Grazes is a prevalent injury that happens when slipping or falling. They are not usually serious but at risk for infection if not properly treated. Grazes affects the surface of the skin can result to bleeding and pain and the area will generally scab and recuperate.
If the graze happens in the body that is constantly in motion such as the joint of the knee, takes a longer time to recover.
Symptoms of graze
- Loss of sensation if a nerve is cut
- Increasing pain in the wound
- Bleeding where blood spurts from the wound if an artery is injured
- Swelling of the affected area
- Fever and swelling lymph nodes
- Formation of pus in and around the area
- Redness that spreads from the graze or erythema
- Feeling general unwell
- Before touching the wound, wash hands using warm tap water using antibacterial soap for at least 20 seconds. Rinse the hands and dry them using a clean and dry towel.
- Remove any foreign objects from the graze before cleaning the wound to prevent development of infections.
- Stop any bleeding. If a graze is minor, bleeding will stop on its own. If the bleeding does not stop, apply pressure on the wound using a sterile bandage or a cloth. If the graze happens on the hand or arm, elevate or raise the raise the area above the head. If it happens in the lower limb, lie down and elevate the area above the level of the heart to lessen and stop the bleeding.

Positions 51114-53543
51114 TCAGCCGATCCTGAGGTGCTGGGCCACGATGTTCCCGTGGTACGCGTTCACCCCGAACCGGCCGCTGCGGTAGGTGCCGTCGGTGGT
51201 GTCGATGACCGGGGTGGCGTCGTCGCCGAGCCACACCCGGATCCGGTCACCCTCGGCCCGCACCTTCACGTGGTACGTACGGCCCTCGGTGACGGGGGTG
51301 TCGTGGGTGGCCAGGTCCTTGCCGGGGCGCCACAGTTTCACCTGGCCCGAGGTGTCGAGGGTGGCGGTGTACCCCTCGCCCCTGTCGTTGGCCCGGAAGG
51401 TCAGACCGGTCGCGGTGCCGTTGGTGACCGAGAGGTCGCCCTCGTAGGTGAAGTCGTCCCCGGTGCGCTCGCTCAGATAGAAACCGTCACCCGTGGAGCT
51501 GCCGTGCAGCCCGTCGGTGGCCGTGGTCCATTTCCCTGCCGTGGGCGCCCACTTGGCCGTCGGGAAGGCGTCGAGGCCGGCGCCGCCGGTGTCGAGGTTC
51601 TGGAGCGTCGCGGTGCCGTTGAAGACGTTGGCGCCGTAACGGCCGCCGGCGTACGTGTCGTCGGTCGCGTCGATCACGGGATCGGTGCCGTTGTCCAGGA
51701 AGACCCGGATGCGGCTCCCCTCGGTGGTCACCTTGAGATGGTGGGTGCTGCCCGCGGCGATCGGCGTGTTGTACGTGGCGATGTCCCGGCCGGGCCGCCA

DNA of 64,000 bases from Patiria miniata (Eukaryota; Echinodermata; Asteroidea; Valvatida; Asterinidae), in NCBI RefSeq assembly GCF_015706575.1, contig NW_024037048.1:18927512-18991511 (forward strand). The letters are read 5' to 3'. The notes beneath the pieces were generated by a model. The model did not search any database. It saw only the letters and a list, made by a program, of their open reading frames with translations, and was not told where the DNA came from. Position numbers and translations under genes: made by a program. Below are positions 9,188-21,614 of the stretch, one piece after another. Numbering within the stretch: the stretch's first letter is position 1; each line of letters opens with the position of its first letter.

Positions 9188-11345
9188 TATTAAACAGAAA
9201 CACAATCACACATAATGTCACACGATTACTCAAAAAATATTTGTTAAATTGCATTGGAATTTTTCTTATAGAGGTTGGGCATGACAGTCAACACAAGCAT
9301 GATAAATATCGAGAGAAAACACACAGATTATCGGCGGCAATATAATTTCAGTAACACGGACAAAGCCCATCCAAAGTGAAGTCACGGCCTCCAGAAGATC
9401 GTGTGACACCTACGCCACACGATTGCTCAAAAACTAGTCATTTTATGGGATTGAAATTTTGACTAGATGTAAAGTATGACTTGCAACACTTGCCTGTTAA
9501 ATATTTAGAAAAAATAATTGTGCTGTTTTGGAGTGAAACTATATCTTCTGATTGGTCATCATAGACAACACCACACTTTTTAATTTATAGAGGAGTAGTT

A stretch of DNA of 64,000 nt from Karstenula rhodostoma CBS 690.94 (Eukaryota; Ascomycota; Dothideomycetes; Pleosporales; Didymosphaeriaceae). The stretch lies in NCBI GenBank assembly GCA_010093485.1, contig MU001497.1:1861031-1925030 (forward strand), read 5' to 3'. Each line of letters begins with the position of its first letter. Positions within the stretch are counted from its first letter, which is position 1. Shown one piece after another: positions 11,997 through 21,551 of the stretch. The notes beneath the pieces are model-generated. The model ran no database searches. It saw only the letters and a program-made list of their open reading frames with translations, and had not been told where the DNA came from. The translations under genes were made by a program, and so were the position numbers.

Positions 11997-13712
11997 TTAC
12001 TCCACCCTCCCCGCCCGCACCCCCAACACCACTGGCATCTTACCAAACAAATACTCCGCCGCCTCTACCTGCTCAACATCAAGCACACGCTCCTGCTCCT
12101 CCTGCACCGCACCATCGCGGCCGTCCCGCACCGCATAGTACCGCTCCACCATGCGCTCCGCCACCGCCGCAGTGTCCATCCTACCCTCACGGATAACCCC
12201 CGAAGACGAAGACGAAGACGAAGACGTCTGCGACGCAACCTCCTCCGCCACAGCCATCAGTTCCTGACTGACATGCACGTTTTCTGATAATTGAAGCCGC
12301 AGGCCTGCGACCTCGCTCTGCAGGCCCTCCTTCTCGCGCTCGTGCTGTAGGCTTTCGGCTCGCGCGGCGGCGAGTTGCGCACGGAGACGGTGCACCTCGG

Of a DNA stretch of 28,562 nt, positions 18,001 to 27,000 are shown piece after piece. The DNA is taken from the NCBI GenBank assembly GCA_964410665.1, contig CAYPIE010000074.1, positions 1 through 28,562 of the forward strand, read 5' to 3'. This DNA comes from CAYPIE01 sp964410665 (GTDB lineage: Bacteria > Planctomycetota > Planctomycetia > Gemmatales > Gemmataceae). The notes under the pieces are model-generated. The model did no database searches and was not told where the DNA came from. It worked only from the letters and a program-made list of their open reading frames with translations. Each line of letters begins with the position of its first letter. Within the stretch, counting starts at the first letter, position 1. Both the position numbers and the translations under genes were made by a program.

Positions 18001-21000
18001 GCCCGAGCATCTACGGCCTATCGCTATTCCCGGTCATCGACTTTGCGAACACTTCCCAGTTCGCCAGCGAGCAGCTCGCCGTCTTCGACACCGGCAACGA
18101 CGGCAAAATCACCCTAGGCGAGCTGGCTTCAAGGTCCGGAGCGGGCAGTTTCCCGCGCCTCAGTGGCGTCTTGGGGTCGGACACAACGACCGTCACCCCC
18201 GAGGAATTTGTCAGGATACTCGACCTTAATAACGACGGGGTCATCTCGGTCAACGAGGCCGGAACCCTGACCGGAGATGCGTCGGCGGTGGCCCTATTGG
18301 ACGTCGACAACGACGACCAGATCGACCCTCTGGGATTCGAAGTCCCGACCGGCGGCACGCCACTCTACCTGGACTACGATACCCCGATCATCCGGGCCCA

- Once the bleeding subsides, clean the graze to prevent development of infection. Place the affected area under tap running water. Avoid using antiseptic to prevent further irritation on the skin and worsen the condition. When the wound is already clean, pat it dry using a clean towel.
- Take the prescribed over-the-counter medications such as paracetamol or ibuprofen to lessen the pain caused the pain and the inflammation. Avoid giving aspirin to children to prevent the development of Reye’s syndrome.
- Apply the prescribed over-the-counter antibiotic cream or ointment to prevent infections and for fast healing of the condition. Cover the wound using a non-stick pad or non-stick gauze. It will not stick to the wound or pulling off the skin when removing it. Cover the whole graze and the skin surrounding the affected area.
- Keep the wound moist by applying prescribed antibacterial cream while it heals. It will prevent pulling apart of the skin when moving and worsen the condition.
- Change dressing regularly at least once every day to prevent the risk of developing infection.
Disclaimer / More Information
The material posted on this page on a graze is for learning purposes only. Learn to properly manage this common injury by taking a first aid and CPR class with one of our training providers.